D. F. McKenzie extended previous notions of bibliography as set forth by W. W. Greg, Bowers, Gaskell and Tanselle. He describes the nature of bibliography as "the discipline that studies texts as recorded forms, and the processes of their transmission, including their production and reception" (1999 12). This concept broadens the scope of bibliography to include "non-book texts" and an accounting for their material form and structure, as well as textual variations, technical and production processes that bring sociocultural context and effects into play. McKenzie's perspective contextualizes textual objects or artifacts with sociological and technical factors that have an effect on production, transmission and, ultimately, ideal copy (2002 14). Bibliography, generally, concerns the material conditions of books [as well as other texts] how they are designed, edited, printed, circulated, reprinted, collected.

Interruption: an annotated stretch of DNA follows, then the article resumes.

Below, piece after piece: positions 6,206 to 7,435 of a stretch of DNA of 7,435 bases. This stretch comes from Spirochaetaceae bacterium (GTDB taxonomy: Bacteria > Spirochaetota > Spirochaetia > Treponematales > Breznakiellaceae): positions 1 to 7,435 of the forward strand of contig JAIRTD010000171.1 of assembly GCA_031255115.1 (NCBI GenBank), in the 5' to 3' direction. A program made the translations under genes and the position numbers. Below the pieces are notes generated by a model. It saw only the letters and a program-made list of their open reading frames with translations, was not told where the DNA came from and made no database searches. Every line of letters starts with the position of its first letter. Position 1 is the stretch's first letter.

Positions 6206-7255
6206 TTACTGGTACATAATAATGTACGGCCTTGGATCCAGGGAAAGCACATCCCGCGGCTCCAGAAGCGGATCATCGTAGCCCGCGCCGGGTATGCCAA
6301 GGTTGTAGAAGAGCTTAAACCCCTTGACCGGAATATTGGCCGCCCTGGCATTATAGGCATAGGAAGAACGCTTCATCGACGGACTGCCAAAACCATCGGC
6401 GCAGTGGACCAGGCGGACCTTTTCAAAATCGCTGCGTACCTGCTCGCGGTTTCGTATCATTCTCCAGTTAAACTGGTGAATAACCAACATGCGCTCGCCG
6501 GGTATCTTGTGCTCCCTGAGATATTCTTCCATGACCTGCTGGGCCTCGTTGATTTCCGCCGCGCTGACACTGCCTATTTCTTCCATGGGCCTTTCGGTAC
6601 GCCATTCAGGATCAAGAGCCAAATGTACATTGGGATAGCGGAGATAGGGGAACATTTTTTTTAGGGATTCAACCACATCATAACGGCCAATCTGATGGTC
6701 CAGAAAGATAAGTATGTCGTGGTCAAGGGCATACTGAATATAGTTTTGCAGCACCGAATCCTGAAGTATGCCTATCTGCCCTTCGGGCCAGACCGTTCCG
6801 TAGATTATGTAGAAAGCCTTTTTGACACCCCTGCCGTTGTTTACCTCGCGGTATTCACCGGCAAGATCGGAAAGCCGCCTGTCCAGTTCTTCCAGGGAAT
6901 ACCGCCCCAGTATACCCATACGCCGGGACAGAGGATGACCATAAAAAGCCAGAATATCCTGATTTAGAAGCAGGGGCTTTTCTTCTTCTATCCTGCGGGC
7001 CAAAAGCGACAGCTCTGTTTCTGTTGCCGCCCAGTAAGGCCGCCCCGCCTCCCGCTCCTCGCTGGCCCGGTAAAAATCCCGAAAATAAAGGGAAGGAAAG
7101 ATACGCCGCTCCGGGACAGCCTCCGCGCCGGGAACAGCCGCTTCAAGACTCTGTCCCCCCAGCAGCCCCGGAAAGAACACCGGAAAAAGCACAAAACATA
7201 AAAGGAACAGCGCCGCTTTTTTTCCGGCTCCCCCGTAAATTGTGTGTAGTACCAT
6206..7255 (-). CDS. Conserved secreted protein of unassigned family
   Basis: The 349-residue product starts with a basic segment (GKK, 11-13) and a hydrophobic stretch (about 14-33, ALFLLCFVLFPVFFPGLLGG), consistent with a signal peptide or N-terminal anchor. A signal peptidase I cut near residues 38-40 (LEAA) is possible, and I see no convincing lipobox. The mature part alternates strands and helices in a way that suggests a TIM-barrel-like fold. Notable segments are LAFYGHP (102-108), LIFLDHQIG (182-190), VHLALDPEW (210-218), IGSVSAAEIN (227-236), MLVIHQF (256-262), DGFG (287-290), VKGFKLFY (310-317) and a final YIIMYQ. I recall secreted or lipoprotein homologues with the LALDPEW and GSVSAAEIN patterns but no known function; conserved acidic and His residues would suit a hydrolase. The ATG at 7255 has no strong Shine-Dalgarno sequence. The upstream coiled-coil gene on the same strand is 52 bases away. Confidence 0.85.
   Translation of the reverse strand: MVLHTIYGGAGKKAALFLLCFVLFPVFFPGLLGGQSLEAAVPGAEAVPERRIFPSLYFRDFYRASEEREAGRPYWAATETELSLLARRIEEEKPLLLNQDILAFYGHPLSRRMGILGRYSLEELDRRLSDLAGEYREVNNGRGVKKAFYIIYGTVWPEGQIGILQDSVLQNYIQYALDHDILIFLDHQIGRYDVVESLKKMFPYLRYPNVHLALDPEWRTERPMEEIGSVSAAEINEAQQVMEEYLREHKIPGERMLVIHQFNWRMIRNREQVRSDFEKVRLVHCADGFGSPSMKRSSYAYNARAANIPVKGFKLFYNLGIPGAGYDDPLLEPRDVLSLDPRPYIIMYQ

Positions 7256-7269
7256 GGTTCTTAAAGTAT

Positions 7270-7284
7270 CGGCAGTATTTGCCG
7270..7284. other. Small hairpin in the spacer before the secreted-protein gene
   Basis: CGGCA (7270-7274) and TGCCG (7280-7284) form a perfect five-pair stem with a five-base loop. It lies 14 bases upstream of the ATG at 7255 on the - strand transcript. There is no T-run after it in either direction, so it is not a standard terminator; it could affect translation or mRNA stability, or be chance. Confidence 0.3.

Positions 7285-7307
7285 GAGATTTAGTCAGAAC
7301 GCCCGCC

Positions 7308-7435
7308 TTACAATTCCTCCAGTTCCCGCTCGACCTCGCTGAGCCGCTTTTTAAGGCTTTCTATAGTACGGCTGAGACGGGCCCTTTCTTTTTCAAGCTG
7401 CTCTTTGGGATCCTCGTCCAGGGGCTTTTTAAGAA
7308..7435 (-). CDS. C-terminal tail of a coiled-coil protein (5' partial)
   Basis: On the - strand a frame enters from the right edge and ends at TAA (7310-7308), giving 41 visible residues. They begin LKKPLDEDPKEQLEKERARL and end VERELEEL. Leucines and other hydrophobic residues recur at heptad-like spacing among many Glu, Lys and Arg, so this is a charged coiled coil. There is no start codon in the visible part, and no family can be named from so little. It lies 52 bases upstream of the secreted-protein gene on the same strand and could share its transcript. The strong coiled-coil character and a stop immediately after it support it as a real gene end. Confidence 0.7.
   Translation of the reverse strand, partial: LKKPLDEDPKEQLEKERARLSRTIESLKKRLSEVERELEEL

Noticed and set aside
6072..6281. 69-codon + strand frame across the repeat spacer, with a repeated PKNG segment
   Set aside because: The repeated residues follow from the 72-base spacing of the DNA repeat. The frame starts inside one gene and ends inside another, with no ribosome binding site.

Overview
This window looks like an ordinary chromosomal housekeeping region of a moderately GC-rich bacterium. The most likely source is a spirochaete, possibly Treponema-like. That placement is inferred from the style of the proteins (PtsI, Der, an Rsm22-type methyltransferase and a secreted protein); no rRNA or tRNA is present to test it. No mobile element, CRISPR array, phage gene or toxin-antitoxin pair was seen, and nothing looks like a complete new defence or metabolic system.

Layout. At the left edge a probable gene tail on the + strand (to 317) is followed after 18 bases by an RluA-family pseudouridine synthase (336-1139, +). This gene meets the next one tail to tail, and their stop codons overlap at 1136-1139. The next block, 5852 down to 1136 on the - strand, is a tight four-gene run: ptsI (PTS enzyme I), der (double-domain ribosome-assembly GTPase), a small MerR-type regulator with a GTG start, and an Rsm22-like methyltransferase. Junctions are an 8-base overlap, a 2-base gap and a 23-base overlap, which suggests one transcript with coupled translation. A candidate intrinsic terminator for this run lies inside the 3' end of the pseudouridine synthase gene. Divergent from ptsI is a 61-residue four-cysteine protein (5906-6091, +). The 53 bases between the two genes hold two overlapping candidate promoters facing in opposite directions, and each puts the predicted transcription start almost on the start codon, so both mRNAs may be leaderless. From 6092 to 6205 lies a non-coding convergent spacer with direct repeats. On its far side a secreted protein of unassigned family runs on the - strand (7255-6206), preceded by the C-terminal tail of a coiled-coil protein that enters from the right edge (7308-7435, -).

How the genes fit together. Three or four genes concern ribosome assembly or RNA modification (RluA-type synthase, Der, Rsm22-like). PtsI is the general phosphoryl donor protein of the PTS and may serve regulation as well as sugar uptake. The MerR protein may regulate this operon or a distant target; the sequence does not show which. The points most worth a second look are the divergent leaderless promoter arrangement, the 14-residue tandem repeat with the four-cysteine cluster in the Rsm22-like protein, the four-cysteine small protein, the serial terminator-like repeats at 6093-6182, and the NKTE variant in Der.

Bibliographic works differ in the amount of detail depending on the purpose and can generally be divided into two categories: enumerative bibliography (also called compilative, reference or systematic), which results in an overview of publications in a particular category and analytical or critical bibliography, which studies the production of books. In earlier times, bibliography mostly focused on books. Now, both categories of bibliography cover works in other media including audio recordings, motion pictures and videos, graphic objects, databases, CD-ROMs and websites.